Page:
Vance, a Republican who said he did not vote for Trump in 2016, began a stratospheric rise as liberals’ premier “Trump country” translator. Hillbilly Elegy was a massively popular best-seller adapted into an Oscar-nominated film. In a review, the New York Times called the book “a compassionate, discerning sociological analysis of the white underclass.” But this was sociology of Gladwellian rigor. Vance offered narratively compelling, easily digestible explanations to complex problems decades in the making. He claimed a distinct cultural pathology had taken hold in the white working class that “increasingly encourages social decay instead of counteracting it.” The people he grew up with had tough economic prospects, but their lives ultimately came undone “because of some of the decisions they made,” Vance told Murray.
The next part of the story is well-trodden. As Trump’s term progressed Vance woke up. The American elite he became part of at Yale Law School and as a venture capitalist in Silicon Valley hated Trump, Vance believed, simply because the former president stood up for the interests of the downtrodden silent majority of middle America. Vance fashioned himself as a “New Right” class warrior returning to his salt-of-the-earth roots in Ohio to run for Senate, talking up the need for a renewal of industrial policy and a return to retrograde gender roles as a part of his campaign. The credulous liberals that made up a large part of Vance’s initial audience were recast as his primary enemy: a sneering, self-righteous coterie that represented everything wrong with America. This year, the same man CBS News called on to offer wisdom about the white supremacist rally in Charlottesville, Virginia in 2017 became one of the foremost purveyors of white grievance politics, going as far as to claim that Joe Biden was trying to kill Trump voters by letting fentanyl come over the U.S-Mexico border.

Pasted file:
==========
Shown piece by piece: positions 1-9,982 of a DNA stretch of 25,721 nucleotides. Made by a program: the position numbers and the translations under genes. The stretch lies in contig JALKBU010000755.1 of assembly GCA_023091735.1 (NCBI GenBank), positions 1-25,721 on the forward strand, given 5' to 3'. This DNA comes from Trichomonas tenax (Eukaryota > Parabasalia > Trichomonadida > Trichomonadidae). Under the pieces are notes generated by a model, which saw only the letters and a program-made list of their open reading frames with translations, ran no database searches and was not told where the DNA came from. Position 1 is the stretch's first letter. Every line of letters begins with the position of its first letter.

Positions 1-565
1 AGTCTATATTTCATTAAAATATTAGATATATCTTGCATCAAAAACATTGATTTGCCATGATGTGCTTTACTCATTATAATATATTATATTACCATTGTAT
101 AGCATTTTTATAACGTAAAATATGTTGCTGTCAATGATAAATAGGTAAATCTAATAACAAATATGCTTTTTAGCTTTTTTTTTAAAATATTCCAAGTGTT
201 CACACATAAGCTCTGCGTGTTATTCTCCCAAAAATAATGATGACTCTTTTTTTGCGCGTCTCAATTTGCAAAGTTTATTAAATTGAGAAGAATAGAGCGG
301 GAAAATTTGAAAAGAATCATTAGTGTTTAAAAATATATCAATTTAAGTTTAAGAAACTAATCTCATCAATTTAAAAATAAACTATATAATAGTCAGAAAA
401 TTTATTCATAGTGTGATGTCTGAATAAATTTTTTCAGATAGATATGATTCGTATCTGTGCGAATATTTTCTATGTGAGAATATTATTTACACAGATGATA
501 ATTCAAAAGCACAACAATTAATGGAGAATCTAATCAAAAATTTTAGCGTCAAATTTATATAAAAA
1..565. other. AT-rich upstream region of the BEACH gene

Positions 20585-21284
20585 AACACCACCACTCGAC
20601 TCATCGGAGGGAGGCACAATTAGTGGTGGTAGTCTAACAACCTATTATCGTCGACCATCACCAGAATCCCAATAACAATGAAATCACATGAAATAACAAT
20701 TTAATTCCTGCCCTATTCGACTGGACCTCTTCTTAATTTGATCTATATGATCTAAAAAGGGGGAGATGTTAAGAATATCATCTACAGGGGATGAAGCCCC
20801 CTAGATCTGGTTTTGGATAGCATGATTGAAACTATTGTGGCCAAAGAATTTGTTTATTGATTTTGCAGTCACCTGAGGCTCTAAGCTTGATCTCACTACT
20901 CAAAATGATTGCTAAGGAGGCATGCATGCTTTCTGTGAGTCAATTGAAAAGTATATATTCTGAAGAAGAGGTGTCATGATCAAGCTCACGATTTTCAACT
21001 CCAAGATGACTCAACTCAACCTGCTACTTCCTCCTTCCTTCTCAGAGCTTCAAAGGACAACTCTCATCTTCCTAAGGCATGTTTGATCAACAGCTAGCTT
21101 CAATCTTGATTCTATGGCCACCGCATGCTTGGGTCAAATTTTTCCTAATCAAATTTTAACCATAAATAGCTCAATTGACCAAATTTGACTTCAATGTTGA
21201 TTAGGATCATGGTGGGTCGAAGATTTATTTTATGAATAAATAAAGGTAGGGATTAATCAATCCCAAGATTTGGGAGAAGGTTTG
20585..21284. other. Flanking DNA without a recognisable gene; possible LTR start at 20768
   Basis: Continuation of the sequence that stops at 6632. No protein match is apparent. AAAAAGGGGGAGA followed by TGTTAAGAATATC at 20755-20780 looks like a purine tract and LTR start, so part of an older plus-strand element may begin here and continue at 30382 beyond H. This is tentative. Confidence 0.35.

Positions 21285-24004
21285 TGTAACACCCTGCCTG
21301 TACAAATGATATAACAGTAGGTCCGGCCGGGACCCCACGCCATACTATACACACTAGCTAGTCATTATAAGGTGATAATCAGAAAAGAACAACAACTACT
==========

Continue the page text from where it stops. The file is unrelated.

In November, Vance defeated Congressman Tim Ryan (D-Ohio) to become a US Senator. In his victory speech, he promised to “fight for our families, fight for the people struggling with the opioid addiction problem, fight for the people—the single moms struggling to raise babies just like my mom raised me.”
There’s a tendency to see this as a shift. But throughout these phases, while Vance has not always sounded like Trump, he has always sounded like Murray.